Some people thrive under pressure and naturally work well in startups. How can you persuade scaleup staff to stay on once the business dynamic changes?
As we have explored elsewhere in this series, recruiting is hard. It is especially hard for startup businesses – so much extra is required.
The sort of person that will thrive in a startup environment will typically be able to hit the ground running and take on large amounts of responsibility, and will have passion and enthusiasm for the role.
They need to be on board with the ethos of the business, and be a good “culture” fit – startup employees tend to work closely, and clashing personalities can be a hurdle.
If a business manages to pull this off and assembles a crack team, it can really take off – but now what happens? Here you have a group of people that thrive under bootstrapped conditions, and suddenly the kind of ride they’re on changes.
Some people prefer startup working conditions, and often those that work best are those with an entrepreneurial streak of their own – so once a business has made it, how can it retain the people that helped it get there?
We caught up with James Sinclair, owner of Partyman, a children’s entertainment business, to find out more.
How did Partyman get started?
I started Partyman when I was 16 years-old and made the decision to become a children’s entertainer.
From humble beginnings, I have grown Partyman over the last ten years into a £10m turnover business which employs 350 people and includes a hugely successful entertainment company, five indoor playcentres, four day nurseries, three laser combat arenas, a one-stop online Partyman shop, a children’s farm and a teddy bear making business.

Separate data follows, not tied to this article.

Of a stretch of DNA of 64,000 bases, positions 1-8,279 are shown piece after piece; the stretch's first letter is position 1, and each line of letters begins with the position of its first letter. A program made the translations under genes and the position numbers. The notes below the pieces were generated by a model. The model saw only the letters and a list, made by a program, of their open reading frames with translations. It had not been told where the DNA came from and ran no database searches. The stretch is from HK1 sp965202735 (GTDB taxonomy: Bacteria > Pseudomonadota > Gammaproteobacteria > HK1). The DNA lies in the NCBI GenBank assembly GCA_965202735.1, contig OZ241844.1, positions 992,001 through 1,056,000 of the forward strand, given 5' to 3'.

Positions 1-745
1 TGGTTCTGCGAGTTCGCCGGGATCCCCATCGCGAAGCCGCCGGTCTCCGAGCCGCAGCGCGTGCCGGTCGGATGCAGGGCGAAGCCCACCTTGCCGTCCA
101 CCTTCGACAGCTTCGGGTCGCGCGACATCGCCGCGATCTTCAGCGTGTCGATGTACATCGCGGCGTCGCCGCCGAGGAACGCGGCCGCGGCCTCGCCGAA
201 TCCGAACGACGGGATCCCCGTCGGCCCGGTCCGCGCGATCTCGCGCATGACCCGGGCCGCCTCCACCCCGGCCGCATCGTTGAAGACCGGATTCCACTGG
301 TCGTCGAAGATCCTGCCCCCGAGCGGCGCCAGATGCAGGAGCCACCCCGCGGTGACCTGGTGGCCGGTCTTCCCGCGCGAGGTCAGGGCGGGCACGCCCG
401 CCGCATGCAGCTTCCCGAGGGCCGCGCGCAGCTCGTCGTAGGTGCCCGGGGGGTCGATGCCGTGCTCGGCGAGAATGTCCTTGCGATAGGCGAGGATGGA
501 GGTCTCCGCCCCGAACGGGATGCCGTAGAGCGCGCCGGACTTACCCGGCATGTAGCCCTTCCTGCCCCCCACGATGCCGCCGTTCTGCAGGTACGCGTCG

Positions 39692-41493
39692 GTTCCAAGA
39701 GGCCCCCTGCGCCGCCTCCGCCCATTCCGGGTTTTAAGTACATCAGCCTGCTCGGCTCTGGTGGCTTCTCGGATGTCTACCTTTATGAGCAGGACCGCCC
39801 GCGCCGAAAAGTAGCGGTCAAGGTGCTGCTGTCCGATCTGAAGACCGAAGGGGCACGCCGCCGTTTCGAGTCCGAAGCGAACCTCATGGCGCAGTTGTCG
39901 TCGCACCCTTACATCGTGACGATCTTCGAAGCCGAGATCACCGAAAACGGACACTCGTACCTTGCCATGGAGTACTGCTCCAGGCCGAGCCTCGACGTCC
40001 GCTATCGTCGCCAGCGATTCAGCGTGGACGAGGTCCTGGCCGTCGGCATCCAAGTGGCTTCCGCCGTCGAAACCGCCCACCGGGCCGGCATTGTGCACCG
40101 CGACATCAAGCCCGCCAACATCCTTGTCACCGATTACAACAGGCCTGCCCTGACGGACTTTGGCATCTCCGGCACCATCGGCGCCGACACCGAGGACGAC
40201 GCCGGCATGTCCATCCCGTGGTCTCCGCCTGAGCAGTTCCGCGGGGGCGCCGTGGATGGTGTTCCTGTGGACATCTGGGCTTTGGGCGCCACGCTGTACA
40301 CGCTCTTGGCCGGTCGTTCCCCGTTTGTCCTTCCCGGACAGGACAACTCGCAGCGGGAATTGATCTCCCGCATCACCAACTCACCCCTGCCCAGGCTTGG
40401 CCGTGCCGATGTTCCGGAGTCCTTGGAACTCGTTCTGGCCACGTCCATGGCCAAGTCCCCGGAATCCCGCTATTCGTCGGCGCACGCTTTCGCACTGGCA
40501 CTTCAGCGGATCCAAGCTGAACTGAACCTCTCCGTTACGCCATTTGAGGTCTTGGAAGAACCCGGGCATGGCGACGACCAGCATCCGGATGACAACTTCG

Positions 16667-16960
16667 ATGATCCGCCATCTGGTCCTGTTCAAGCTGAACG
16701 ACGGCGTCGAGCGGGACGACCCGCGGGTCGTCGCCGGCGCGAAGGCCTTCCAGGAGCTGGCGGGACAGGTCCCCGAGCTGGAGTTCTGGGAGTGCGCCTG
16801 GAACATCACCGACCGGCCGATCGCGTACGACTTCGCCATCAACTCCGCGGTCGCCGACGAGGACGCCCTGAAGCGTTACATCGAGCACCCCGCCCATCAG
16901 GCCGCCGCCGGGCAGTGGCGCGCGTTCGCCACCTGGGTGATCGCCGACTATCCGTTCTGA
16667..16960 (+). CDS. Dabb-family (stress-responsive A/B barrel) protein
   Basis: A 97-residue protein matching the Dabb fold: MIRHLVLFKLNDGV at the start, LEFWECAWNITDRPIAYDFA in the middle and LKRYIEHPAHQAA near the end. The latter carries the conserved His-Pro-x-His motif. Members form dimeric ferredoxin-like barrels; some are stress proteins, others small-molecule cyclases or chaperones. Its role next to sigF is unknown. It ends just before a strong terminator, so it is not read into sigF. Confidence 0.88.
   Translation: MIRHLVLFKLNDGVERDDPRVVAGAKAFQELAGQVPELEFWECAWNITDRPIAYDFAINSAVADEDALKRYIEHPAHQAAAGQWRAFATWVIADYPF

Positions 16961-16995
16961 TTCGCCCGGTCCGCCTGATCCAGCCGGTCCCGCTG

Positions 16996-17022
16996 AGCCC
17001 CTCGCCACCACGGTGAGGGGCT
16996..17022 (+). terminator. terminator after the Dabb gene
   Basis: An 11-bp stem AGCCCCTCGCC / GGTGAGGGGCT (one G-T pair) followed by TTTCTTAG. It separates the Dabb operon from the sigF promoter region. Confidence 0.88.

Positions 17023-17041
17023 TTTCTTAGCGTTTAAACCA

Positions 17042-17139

What challenges have you experienced in the scaling up process?
Sometimes you have loyal staff that worked well in the business when you were a startup but don’t fit comfortably into a larger business environment. They find it hard to adjust and end up causing blockages in the business.
I try and find new roles for them within the existing business where they may be a better fit.
What is your recruitment/interview process?
When we are recruiting for team members, we put them through a group interview process to find out if they have the right mindset for a customer-focused role. We are looking for people with a happy, upbeat temperament that are good with dealing with people.
For our management jobs, we put people through three interviews and we have an interview board so that no one person makes the final decision.
It is important to have a second opinion on people as that is often the best way to avoid costly mistakes. We do also sometimes give applicants a presentation task as it helps to give us an idea of how much they really want the role.
What are you looking for in the ideal candidate?
It’s about attitude over skillset. We are looking for happy and hardworking employees that fit in with the culture of the company and believe in our mission.
Employing somebody with the wrong attitude can be toxic to a company and we have definitely learned from past mistakes.
What kind of contracts have you found works best for your staff?
I tend to like to employ people directly rather than rely on freelancers and contractors. We do have a few contractors and certainly there is sometimes a need to employ them. By employing your own staff the business tends to get better loyalty and there is a sense of belonging.
What do you think is expected of you as an employer?
When you start employing people, you need to keep them motivated and provide them with opportunities to progress otherwise you will lose them.
It is my responsibility to offer them a job that they can make their own and give them the opportunity to grow and progress within the company.
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